“Basically, 7% of the world’s Handies [Handysizes] are tied up in congestion in China,” said Wade. “That’s very positive [for rates].”

COVID rules keep bulkers at bay

Congestion in container shipping is primarily caused by COVID-era changes in consumer spending, whereas congestion in dry bulk shipping is primarily caused by COVID precautions at ports.

COVID rules have caused bulker delays throughout the year, but this month’s delta variant outbreak in China brought restrictions to a whole new level.

“We’ve heard reports that on the Yangtze, they’re talking about all river pilots having to do compulsory quarantine,” said Wade.

According to Ristic, “Regardless of how long vessels have been at sea since their last port call, their risk level is reportedly being assessed by authorities based on factors such as crew nationality and boarding time, navigation route, and cargo on board. On top of this, quarantine measures have greatly reduced the number of pilots operating on the river, which has been slashed up to 50% versus normal levels.

“At other ports, we are hearing reports of mandatory quarantine periods, cargo operations not being allowed to proceed until negative PCR test results are obtained and other protocols,” added Ristic.

According to Argus Media, “Many Chinese coastal ports require a 14-day quarantine for imported cargoes after they depart from ports in other countries — including Indonesia, India and Laos — before they can berth. Some other Chinese ports, including Nanjing and Changshu along the Yangtze River, require a 21-day quarantine. The Liuheng terminal at east China’s Zhoushan port requires a quarantine as long as 28 days. All crew members must take COVID-19 test before vessels are allowed to discharge their cargoes.”

Bulker rates and stocks

As in container shipping, dry bulk is seeing higher rates due to a combination of strong demand and congestion-restricted vessel supply. Congestion is “a key factor behind strong freight markets,” said Maritime Strategies International (MSI) in its latest dry bulk outlook.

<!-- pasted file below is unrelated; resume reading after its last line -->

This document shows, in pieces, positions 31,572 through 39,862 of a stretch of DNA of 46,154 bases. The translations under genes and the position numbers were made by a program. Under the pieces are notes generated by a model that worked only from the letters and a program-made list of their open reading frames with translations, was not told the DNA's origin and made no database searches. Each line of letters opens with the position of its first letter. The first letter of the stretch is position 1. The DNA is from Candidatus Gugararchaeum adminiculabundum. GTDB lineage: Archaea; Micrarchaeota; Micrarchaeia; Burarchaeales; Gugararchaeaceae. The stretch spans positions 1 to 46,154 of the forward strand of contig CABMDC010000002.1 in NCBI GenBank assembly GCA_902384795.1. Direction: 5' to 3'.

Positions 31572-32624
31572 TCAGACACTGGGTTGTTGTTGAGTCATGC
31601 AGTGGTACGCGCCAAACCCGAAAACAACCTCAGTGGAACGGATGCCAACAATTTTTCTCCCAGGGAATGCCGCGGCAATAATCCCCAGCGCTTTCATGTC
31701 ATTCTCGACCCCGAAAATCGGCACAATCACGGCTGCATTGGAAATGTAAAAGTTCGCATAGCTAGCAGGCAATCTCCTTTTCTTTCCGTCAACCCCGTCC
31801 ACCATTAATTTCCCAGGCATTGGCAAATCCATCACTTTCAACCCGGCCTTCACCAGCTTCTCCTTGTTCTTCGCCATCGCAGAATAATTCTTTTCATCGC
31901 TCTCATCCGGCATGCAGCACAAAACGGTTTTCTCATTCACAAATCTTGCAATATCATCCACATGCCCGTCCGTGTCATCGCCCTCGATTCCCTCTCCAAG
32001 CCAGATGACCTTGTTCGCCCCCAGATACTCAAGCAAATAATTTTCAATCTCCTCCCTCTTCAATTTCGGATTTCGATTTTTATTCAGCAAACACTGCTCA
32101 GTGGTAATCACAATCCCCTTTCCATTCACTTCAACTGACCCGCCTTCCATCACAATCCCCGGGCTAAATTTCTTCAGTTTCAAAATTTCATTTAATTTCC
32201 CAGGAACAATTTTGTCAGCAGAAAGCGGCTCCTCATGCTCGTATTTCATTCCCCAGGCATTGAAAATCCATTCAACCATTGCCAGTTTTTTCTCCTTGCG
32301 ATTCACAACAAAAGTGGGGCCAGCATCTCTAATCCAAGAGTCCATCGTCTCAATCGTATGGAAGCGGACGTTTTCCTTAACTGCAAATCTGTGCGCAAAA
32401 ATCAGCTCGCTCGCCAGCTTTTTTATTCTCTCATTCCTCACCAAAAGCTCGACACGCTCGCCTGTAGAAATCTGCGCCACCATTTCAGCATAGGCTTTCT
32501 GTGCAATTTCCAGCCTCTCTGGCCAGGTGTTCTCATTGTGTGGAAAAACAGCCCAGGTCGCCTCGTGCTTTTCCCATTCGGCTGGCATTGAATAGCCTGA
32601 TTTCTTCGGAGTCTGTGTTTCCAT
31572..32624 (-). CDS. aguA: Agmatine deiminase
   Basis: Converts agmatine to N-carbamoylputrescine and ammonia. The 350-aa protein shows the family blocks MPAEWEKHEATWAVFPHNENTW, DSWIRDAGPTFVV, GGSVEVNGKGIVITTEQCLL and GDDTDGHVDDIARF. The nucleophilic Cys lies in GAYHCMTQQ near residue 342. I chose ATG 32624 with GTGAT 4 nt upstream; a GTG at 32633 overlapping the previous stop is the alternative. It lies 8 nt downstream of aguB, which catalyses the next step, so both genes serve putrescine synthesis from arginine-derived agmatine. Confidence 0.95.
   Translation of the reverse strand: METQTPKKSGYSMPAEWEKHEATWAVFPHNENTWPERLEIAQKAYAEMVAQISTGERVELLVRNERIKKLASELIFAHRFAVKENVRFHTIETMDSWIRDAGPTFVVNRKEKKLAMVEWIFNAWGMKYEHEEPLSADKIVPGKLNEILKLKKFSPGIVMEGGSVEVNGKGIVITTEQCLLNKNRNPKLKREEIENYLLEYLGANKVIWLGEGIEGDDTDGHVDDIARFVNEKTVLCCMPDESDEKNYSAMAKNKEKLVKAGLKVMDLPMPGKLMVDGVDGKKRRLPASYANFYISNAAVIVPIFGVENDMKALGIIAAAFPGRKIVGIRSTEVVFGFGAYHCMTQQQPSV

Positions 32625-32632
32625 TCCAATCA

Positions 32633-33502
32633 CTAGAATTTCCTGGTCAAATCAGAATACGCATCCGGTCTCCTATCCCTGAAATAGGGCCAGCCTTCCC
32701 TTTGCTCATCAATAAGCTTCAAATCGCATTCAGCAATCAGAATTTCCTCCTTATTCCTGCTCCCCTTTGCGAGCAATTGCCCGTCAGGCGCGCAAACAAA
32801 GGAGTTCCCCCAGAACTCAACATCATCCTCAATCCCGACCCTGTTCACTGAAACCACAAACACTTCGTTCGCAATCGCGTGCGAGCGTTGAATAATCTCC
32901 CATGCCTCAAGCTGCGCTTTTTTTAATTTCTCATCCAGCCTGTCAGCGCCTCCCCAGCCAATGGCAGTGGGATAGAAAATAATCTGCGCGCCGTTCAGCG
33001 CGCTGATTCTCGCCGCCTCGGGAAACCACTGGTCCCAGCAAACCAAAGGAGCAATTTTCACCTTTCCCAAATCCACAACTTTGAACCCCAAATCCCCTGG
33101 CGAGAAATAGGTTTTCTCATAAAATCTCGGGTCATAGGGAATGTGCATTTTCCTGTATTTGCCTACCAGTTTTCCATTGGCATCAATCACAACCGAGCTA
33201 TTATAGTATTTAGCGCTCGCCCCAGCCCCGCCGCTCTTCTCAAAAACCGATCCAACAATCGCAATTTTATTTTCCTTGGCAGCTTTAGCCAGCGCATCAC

“With Chinese port congestion rising, Panamax [65,000-90,000 DWT] coal shipments to China nearing multi-year seasonal highs and the U.S. soybean season starting next month, MSI is bullish in the near term for Panamax earnings,” said the U.K.-based forecasting and advisory company.

Spot rates for most bulker sizes are already at 10-year highs. According to Clarksons Platou Securities, spot rates for Capesizes (bulkers with capacity of around 180,000 DWT) averaged $49,700 per day on Friday, Panamaxes $33,800, Supramaxes $35,600 and Handysizes $33,700.

Despite congestion-induced rate support, most U.S.-listed dry bulk shares have flatlined or declined since late June. “The stock market is pricing in slower economic growth going forward,” noted Clarksons.

Asked whether China’s attempt to contain the delta variant could extend the dry bulk rate rally, Ristic told American Shipper, “We were expecting [congestion] to clear up a bit quicker but with what’s happening in China now, I think the COVID factor will remain significant for the remainder of the year.

“Ultimately though, if there is a significant slowdown in import growth or disruptions to cargo supply, congestion alone won’t be able to save the market,” he warned.